Allison: I think there are definitely some advantages as well as disadvantages but in general it has made very little difference that I am a woman. Although some men might have an issue with me being a woman, I have not had any direct negativity expressed to me other than by Australians themselves! I think that some of the older guys may respond better to a male coach but I try to ensure that I enlist the help of experienced male players as well as Australian male friends to help me coach the open-age teams. At no stage have I noticed that people don't take me seriously as a woman working in sports development. I believe that the notion that sport, and especially football, is a man's game is mostly an Australian phenomenon.
Allison: What was it like having a large group of touring Aussies, the Convicts, drop by to run a clinic?
WFN: It was great to have the Convicts here. They help to create a buzz of excitement around the game (imagine a bus load of white people arriving in the townships!) and really help us to spread the footy message.
WFN: Can you foresee a regular adult league up and running in the Province in a few years?
Allison: Absolutely. We have very clear targets with defined time lines to achieve those and I have no doubt that we will have a league running in the very near future.
WFN: Is there a "typical" physique of players in the area?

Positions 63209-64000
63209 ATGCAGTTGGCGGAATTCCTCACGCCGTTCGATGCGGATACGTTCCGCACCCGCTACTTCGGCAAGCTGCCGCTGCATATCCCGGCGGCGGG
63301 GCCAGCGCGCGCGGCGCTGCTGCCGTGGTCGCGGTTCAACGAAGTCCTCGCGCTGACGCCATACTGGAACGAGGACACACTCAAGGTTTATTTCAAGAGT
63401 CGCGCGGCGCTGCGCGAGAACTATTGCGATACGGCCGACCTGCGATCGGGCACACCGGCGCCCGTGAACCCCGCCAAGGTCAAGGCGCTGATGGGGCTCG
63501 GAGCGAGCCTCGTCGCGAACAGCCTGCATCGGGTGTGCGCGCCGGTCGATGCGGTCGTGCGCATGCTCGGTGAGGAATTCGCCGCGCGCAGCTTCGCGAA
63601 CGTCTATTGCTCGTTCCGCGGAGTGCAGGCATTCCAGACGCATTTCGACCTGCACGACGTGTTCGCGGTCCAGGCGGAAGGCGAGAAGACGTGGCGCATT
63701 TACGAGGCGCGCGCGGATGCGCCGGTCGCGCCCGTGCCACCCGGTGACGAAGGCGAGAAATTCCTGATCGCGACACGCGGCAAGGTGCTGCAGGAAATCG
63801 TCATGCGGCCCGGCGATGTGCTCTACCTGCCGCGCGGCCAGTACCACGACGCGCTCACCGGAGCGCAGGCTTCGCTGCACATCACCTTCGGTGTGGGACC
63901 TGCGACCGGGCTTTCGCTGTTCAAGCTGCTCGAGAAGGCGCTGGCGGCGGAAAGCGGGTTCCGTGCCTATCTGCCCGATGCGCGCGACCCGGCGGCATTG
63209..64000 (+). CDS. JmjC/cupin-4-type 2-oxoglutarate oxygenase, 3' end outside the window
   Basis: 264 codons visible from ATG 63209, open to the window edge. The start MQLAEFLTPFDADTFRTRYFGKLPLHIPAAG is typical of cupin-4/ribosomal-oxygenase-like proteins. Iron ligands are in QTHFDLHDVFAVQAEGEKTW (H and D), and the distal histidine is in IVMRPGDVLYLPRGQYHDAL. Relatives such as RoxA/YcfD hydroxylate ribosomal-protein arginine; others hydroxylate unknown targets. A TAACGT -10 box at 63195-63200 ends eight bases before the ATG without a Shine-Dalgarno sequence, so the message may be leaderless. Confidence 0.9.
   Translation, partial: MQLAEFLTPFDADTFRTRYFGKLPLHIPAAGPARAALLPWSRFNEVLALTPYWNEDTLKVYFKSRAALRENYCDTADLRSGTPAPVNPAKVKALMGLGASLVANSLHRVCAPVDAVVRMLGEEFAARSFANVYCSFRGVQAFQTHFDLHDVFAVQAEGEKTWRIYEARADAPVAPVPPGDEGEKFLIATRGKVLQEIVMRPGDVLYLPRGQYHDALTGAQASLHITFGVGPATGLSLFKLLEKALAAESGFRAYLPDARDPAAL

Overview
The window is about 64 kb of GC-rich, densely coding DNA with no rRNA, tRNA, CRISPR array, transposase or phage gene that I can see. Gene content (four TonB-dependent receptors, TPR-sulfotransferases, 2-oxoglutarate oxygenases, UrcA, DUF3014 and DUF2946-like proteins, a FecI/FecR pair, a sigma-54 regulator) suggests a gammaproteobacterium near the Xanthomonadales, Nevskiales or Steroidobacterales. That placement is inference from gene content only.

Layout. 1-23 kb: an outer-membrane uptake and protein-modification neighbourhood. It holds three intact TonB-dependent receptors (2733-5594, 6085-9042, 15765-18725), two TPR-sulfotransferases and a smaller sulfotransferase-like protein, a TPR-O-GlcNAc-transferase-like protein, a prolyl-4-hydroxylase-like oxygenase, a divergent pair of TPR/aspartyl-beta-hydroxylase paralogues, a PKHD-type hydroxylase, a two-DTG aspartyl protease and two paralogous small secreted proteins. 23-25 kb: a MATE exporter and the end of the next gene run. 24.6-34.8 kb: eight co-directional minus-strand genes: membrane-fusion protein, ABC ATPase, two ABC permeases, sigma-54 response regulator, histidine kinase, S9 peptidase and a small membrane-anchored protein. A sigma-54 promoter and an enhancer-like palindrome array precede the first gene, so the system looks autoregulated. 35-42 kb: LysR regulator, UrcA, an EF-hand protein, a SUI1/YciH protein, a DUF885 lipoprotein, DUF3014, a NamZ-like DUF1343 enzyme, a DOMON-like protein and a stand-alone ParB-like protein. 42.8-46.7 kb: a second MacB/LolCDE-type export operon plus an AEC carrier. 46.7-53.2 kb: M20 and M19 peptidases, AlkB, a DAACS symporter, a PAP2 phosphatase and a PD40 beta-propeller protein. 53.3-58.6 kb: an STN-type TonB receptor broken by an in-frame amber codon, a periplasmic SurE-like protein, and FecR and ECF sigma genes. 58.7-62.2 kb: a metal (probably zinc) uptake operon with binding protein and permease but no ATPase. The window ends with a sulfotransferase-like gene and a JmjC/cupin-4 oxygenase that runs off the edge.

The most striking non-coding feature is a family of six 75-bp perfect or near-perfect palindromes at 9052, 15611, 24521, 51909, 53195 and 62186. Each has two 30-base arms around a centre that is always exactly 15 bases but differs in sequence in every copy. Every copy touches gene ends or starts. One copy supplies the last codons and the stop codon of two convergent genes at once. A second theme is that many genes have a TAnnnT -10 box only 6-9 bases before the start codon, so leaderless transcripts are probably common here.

Allison: In general, South Africans, and especially Xhosa people, the predominant tribe here in the Western Cape, are not very tall and bulky people. In general, they are thin and athletic with amazing ball skills and speed. I liken them very much to our Indigenous players back home. I have no doubt that there will be a South African playing in the AFL in the future.
WFN: What about longer term, do you have a sense that footy could grow to hold a strong position in South Africa, and maybe one day in other countries on the continent?
Allison: I am convinced that we have a formula that will work really well in South Africa. I think we have an opportunity to do things right here and really build sustainable and growing football programs all over South Africa. If I am right, then we can easily transfer that formula to other countries in Africa. Being born in Kenya and having such close ties to East Africa (my parents still live there), I would love to see the game spread there. I will take it there myself if they let me!
WFN: That sounds like an enticing offer. It's an incredible story so far and Australian Football is very much privileged to have the services of a person with such a unique background. We wish Allison and AFL South Africa well as they spread our sport whilst enhancing the lives of people who might not otherwise get the opportunities so many of us take for granted in life.
Allison and AFLSA volunteers at a footy clinic in Nyanga
The Convicts' 2007 clinic, the first by an Aussie team in the Western Cape